Crazy making behavior can include gaslighting, lying, saying one thing but doing another, withholding information, and erratic moods. The purpose is to keep the victim off-balance and more dependent on the manipulator for their version of reality, ultimately asserting control over them. 

This tactic is particularly insidious because it can be subtle and is often interspersed with periods of normal, pleasant interactions, making it difficult for the victim to identify what is happening and to confront or escape the situation.

The Hoover Tactic: Even after a breakup, narcissists often employ a tactic known asHoovering— named after the famous vacuum cleaner brand. This involves attempts tosucktheir ex-partner back into the turmoil of the relationship through manipulation. They may suddenly proclaim they have changed, or they may use guilt, pleading, accusations, or even the threat of self-harm to bring their former partner back for another cycle of abuse.

Every step in this process — from love bombing to Hoovering — is a testament to the narcissist’s use of relationships as tools, not bonds. The people in their lives are not valued for who they are, but for what they can provide to the narcissist. This cycle is a game of chess to the narcissist, where others are pawns, and emotional damage is collateral, not a concern. Understanding these dynamics is crucial for anyone involved with narcissist to recognize the patterns and protect themselves from the psychological harm that inevitably follows.

Triangulation and Pitting Others Against Each Other

Triangulation is a manipulative tactic in which the narcissist deliberately creates jealousy or breeds mistrust between the people in their lives—friends, family members, and romantic partners alike. By doing this, they keep others off balance and maintain control and attention upon themselves. They may share secrets or spread misinformation to one party about another, creating an atmosphere of competition or suspicion that only the narcissist can navigate effectively. This not only ensures their indispensability but also prevents any unified front that could oppose them.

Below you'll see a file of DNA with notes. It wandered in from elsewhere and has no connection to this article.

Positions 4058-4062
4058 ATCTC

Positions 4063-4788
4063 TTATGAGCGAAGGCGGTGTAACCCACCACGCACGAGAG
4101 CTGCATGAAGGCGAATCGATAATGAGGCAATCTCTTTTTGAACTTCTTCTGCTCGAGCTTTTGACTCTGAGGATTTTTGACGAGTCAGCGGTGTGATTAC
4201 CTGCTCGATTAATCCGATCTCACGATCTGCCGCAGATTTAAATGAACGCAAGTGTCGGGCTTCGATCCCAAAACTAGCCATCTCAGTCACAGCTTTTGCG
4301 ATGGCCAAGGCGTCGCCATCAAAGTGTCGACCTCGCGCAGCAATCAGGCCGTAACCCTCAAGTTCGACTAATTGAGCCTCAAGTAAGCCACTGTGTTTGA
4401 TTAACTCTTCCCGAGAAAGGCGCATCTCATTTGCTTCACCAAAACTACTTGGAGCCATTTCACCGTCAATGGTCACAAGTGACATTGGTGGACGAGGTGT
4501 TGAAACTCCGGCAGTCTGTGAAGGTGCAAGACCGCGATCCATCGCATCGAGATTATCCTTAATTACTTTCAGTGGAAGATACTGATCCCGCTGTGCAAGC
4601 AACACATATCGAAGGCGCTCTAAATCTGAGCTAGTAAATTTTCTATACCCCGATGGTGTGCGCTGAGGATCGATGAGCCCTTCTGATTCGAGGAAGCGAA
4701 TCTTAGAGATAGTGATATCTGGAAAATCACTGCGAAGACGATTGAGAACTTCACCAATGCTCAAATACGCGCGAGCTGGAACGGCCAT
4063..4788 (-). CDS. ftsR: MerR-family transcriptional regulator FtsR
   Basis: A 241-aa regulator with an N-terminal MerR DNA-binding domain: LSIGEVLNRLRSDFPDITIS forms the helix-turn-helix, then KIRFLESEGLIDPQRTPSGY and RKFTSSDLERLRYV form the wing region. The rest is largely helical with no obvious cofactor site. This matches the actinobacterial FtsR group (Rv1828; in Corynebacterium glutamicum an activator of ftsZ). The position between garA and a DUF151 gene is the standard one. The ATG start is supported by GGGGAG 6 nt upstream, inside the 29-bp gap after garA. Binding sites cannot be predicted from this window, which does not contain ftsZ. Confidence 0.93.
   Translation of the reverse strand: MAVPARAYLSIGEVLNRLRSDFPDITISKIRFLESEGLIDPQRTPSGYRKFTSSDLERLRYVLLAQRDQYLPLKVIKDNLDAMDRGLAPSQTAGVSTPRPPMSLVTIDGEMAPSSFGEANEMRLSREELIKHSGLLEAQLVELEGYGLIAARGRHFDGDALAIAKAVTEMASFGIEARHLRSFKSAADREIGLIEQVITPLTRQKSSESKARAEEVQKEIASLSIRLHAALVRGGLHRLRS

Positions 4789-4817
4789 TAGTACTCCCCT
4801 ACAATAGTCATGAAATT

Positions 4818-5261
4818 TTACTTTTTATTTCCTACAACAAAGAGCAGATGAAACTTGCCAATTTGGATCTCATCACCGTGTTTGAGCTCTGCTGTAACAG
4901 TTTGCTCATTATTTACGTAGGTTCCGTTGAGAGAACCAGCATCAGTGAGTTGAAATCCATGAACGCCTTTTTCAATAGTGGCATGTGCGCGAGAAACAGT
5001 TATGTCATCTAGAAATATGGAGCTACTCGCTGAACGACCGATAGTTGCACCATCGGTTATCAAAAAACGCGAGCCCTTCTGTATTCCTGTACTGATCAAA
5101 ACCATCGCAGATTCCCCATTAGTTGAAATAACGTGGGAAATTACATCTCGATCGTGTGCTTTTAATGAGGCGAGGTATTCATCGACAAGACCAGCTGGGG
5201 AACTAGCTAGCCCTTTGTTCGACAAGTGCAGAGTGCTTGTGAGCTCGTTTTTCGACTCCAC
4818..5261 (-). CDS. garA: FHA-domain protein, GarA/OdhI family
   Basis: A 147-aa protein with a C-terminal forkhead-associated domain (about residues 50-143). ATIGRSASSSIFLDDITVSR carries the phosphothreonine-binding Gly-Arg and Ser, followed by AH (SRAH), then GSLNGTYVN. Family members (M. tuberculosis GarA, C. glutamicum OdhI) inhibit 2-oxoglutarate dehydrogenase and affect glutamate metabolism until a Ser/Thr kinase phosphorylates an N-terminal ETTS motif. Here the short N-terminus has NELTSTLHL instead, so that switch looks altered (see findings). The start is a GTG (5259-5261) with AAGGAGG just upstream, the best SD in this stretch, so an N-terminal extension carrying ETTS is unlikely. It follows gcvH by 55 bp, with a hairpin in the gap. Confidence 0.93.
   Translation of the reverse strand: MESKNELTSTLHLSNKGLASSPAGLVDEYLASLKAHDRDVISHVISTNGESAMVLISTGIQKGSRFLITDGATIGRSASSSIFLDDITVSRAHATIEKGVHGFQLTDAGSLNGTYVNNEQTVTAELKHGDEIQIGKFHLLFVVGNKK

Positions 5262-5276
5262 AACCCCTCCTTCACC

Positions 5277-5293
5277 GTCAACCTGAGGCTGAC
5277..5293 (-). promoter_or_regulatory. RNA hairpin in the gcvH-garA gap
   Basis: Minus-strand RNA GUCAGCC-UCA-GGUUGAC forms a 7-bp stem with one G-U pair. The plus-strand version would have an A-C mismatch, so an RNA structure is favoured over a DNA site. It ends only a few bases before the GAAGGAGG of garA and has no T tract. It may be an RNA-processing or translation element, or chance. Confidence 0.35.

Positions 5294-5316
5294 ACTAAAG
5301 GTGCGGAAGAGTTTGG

Blame Shifting

The narcissist’s public persona is a meticulously crafted facade designed to mask their insecurities and manipulate perceptions. Central to maintaining this facade is their chronic inability to accept responsibility for their actions. They almost always have a justification for their minimized abusive behavior while shifting blame to anyone but themselves. 

Deflection and Denial

Narcissists are masters of deflection. They never acknowledge their role in causing distress, instead shifting the blame to others, including their victims. This refusal to accept responsibility is not just a tactic used in confrontations but a pervasive element of their interactions with everyone around them. Their discussions are sprinkled with excuses and fabrications that serve to paint them as the victim or hero, never the villain.

Backhanded Compliments

These are compliments laced with criticism meant to unsettle the recipient. For example, a narcissist might praise someone’s work in one breath and in the next, subtly imply that the success was due to luck rather than skill.

Rewriting History

Narcissists will often change details of past events to better suit their narrative, denying things they said or did, which confuses and destabilizes those around them.

Professional Lying

They lie with ease and confidence, constructing believable stories that paint them favorably in the eyes of others.